Adéu a Nihil Obstat | Hola a The Catalan Analyst

Després de 13 anys d'escriure en aquest bloc pràcticament sense interrumpció, avui el dono per clausurat. Això no vol dir que m'hagi jubilat de la xarxa, sinó que he passat el relleu a un altra bloc que segueix la mateixa línia del Nihil Obstat. Es tracta del bloc The Catalan Analyst i del compte de Twitter del mateix nom: @CatalanAnalyst Us recomano que els seguiu.

Moltes gràcies a tots per haver-me seguit amb tanta fidelitat durant tots aquests anys.

dimarts, 18 de març de 2008

La paradoxa sexual

The New York Times fa una ressenya d’un llibre que valdrà la pena llegir: The sexual paradox, de la psicòloga i periodista Susan Pinker.

Why do girls on average lead boys for all their years in the classroom, only to fall behind in the workplace? Do girls grow up and lose their edge, while boys mature and gain theirs?

Ten years ago, no one would have thought to ask. The assumption that boys dominated at school as well as at work, while girls were silenced or ignored, seemed beyond dispute. But in her new book, “The Sexual Paradox,” a ringing salvo in the sex-difference wars, Susan Pinker stacks up the evidence of boys’ classroom woes and girls’ triumphs. “In the United States, boys are three times as likely to be placed in special education classes, twice as likely to repeat a grade and a third more likely to drop out of high school,” she writes. Tests of 15-year-olds in 30 European countries show girls far outstripping boys in reading and writing and holding their own in math. Boys are overrepresented in the top 1 percent of math achievers, but there are also more of them at the bottom. A 2006 economics study showed universities practicing affirmative action for men so that superior female applicants wouldn’t swamp them. “If you were to predict the future on the basis of school achievement alone,” Pinker writes, “the world would be a matriarchy.”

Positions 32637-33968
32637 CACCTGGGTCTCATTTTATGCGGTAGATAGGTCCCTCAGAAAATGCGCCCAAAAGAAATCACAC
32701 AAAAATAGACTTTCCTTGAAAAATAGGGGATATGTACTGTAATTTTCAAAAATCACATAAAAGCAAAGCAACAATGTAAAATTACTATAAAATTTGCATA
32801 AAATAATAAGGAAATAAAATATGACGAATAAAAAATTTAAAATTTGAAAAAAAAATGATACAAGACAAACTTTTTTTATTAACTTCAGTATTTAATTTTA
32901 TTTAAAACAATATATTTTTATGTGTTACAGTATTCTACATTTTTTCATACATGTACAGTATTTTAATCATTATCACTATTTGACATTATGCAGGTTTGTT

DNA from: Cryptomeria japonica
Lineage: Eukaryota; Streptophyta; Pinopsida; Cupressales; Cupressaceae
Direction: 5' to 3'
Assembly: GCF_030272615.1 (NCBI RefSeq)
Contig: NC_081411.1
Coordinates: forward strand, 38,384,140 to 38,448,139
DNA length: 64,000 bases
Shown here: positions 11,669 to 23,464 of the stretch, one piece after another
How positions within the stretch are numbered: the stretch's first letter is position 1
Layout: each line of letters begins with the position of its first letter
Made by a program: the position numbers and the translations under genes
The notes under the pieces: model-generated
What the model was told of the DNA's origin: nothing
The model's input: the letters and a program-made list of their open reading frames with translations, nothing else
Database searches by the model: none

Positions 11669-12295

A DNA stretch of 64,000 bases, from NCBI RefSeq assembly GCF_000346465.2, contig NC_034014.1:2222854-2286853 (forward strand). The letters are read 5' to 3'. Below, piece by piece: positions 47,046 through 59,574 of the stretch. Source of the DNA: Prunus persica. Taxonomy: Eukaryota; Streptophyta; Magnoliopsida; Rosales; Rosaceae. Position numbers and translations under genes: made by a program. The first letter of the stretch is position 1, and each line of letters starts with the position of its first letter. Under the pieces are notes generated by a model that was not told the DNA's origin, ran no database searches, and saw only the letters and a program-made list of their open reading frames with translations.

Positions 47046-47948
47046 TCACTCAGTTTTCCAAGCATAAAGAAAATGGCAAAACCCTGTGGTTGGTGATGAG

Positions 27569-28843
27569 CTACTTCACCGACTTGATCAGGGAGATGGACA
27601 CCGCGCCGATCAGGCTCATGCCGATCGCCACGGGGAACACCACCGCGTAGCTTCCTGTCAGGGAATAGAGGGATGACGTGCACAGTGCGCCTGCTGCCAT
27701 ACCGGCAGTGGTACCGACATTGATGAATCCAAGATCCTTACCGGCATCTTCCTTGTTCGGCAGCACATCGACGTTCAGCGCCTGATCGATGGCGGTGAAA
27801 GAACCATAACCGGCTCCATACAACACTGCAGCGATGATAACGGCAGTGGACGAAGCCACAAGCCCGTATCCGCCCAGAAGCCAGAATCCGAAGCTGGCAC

And yet, of course, it is not. Once they move from school to work, men on average earn more money and run more shows. They particularly dominate in national government, the corporate boardroom and the science laboratory. Meanwhile, women are more likely to leave the labor force and to end up with lower pay and less authority if they come back.

Pinker, a psychologist and a columnist at The Globe and Mail in Canada, is careful to remind her readers that statistics say nothing about the choices women and men make individually. Nor does she entirely discount the effect of sex discrimination or culture in shaping women’s choices. But she thinks these forces play only a bit part. To support this, Pinker quotes a female Ivy League law professor: “I am very skeptical of the notion that society discourages talented women from becoming scientists,” the professor writes. “My experience, at least from the educational phase of my life, is that the very opposite is true.” If women aren’t racing to the upper echelons of science, government and the corporate world despite decades of efforts to woo them, Pinker argues, then it must be because they are wired to resist the demands at the top of those fields.

Thus, Pinker parks herself firmly among “difference” feminists. Women’s brains aren’t inferior, she argues, but they vary considerably from men’s, and this is the primary explanation for the workplace gender divide. Women care more about intrinsic rewards, they have broader interests, they are more service-oriented and they are better at gauging the effect they have on others. They are “wired for empathy.” These aren’t learned traits; they’re the result of genes and hormones. Beginning in utero, men are generally exposed to higher levels of testosterone, driving them to be more competitive, assertive, vengeful and daring. Women, meanwhile, get a regular dose of oxytocin, which helps them read people’s emotions, “the truest social enabler.” Then there’s prolactin, which, along with oxytocin, surges during pregnancy, breast-feeding and caretaking. Together, the hormones produce such a high that mother rats choose their newborns over cocaine.